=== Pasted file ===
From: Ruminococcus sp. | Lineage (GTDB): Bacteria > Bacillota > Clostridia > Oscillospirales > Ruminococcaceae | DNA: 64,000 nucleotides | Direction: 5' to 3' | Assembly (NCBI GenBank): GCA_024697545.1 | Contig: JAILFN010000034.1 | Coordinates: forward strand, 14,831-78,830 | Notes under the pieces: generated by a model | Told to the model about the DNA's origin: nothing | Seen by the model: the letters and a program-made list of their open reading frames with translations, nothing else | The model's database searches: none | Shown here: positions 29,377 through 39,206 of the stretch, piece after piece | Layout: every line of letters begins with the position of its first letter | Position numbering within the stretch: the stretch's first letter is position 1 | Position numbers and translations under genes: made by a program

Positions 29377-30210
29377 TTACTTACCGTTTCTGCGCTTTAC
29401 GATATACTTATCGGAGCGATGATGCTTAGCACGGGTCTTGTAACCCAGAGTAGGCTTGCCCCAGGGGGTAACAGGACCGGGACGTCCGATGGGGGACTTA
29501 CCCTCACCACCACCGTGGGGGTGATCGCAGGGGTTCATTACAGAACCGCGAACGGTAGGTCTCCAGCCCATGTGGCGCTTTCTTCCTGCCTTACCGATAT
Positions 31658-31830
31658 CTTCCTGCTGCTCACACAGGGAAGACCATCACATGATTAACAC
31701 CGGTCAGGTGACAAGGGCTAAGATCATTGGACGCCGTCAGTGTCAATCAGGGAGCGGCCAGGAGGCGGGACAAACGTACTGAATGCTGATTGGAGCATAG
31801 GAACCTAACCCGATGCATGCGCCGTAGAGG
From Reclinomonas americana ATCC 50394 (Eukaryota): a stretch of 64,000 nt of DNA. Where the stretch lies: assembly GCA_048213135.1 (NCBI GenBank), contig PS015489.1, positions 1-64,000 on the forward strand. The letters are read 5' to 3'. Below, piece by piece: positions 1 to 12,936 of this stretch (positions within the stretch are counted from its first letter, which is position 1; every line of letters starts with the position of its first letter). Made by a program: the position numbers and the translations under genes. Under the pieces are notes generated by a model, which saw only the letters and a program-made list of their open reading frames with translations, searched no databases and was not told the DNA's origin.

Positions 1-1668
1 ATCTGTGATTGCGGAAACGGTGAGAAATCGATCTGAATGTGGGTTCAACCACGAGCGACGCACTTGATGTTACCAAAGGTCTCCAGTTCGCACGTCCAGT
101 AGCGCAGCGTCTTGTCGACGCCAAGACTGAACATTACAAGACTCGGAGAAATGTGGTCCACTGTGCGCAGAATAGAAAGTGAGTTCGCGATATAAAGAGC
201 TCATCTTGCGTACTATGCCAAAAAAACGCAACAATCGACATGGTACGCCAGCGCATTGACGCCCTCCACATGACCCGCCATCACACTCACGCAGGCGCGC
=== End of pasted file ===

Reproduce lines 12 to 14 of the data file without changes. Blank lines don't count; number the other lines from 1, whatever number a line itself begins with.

1 ATCTGTGATTGCGGAAACGGTGAGAAATCGATCTGAATGTGGGTTCAACCACGAGCGACGCACTTGATGTTACCAAAGGTCTCCAGTTCGCACGTCCAGT
101 AGCGCAGCGTCTTGTCGACGCCAAGACTGAACATTACAAGACTCGGAGAAATGTGGTCCACTGTGCGCAGAATAGAAAGTGAGTTCGCGATATAAAGAGC
201 TCATCTTGCGTACTATGCCAAAAAAACGCAACAATCGACATGGTACGCCAGCGCATTGACGCCCTCCACATGACCCGCCATCACACTCACGCAGGCGCGC